Baskin’s “messenger” to Olmert on the Israeli side was the family member. “I was getting messages to Olmert through [this person]. And what I was getting back from Olmert through the same route was: ‘We don’t negotiate with terrorists’.”
As part of this communication, which went on sporadically for months, Hamas offered a video proving Shalit was still alive, which would be supplied, the organisation said, in exchange for the release of some women and other minor prisoners from Israeli jails. Olmert’s response – said Baskin – was that they did not need the video as Israel had already established that the soldier was alive. While that was rejected, the contact did, however, lead to a letter from Shalit to his father.
It was a channel of communication that was abruptly closed, allegedly when Israel’s domestic intelligence agency Shin Bet intercepted members of Hamas discussing the identity of the Olmert family member involved in passing on the messages, infuriating Olmert.
A year after the first contacts, Baskin told the Observer, he had been given approval to pursue an informal effort to open secret direct contacts, co-ordinating with Ofer Dekel, the official appointed by Olmert as his “special representative” to head efforts for Shalit’s return.
This time, however, it was Hamas’s turn to block the opening of the secret negotiations – rejecting the linking of the prisoner exchange with the cease-fire and the end of the siege.
Baskin persisted with his dealings with Hamas, communicating with his contact through scores of emails, some passed on to the leadership in Syria and Gaza. While some hardliners, he readily admits, were not willing to initiate contacts – including Said Siam, the interior minister killed during Operation Cast Lead, and Mahmoud Zahar, who served as foreign minister – Baskin was able to reach other Hamas figures by email and text message – among them Hamas moderate and sometime spokesman Ghazi Hamad.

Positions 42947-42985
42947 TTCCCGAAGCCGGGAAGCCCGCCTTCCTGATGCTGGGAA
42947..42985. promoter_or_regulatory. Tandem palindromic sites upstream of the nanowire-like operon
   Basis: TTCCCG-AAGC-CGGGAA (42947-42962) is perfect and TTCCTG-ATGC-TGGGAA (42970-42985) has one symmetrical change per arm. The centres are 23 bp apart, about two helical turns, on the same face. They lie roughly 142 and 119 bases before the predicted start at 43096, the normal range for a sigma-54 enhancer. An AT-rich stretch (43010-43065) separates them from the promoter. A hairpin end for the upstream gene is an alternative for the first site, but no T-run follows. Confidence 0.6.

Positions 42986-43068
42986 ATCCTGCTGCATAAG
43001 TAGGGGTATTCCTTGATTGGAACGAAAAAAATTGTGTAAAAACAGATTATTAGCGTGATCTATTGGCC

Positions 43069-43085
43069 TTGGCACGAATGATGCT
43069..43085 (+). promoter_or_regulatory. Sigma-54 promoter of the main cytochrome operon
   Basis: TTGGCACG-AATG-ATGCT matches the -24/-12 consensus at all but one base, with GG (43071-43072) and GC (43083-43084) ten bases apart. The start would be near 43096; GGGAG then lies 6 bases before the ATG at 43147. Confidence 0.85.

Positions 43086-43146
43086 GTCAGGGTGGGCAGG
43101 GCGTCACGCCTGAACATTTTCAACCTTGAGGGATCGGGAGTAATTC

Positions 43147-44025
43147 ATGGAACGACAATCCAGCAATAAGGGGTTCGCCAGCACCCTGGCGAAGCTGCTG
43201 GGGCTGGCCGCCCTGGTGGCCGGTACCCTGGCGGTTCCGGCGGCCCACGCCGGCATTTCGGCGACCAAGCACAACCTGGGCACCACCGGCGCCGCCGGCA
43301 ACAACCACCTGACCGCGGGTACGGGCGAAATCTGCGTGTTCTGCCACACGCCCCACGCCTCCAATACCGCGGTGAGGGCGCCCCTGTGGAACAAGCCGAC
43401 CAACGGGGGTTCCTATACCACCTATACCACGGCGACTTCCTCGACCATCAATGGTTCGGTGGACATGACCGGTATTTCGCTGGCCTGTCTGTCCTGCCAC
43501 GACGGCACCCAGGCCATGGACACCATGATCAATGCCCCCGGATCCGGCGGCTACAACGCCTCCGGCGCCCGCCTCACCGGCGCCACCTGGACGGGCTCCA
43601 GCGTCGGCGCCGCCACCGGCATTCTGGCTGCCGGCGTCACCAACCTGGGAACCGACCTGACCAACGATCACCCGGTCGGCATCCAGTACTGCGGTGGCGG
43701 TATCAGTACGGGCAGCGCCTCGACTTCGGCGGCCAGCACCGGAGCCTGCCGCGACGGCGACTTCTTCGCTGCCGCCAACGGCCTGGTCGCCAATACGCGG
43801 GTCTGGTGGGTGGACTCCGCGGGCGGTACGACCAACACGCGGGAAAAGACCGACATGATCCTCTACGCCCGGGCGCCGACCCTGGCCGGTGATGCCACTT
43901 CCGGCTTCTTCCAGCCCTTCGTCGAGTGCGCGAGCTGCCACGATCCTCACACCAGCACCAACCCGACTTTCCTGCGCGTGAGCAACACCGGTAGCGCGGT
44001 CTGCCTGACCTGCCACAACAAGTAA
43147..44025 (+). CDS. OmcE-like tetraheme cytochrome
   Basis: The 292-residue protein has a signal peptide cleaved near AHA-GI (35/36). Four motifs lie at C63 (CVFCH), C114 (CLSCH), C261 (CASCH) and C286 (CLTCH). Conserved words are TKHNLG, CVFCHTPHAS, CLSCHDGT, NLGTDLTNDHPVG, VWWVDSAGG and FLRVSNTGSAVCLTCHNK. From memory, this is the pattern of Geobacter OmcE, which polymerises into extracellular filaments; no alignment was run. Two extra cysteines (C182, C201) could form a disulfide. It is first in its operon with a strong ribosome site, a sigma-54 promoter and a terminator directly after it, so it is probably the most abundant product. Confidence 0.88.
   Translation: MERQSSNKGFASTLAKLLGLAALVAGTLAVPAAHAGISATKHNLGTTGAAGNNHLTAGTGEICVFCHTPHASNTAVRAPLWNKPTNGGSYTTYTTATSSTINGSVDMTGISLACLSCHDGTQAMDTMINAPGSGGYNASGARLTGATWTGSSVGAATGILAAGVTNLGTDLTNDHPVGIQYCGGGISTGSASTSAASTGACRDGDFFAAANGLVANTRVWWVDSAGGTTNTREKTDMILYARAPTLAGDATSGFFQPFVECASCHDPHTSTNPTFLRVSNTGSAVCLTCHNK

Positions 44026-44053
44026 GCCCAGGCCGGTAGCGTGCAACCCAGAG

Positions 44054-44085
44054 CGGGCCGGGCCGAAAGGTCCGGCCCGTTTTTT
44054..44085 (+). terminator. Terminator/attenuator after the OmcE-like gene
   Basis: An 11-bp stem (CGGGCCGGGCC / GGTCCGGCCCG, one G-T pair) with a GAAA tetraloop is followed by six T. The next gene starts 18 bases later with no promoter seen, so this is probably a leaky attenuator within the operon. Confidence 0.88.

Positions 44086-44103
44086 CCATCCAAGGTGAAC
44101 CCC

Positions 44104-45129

By now, Baskin admitted, his efforts to mediate between the two sides were largely his own initiative as he found himself increasingly shut out of the Israeli efforts to negotiate Shalit’s release. He attempted too to use the Olmert “family member”.
Two years after his first contacts through the Olmert family – and with war looming – Baskin said he tried to use his contact again. “I only involved [the person] one more time. I was desperate to get a message to Olmert.” This time, however, he was told bluntly that he would “need to find another messenger”. He told the Observer: “At this point war had already been decided on.”
With the conflict only two weeks away Baskin arranged a meeting with his key Hamas contact in Europe, which resulted in another offer to link Shalit to the lifting of the ceasefire. Nobody on the Israeli side replied to the final offer.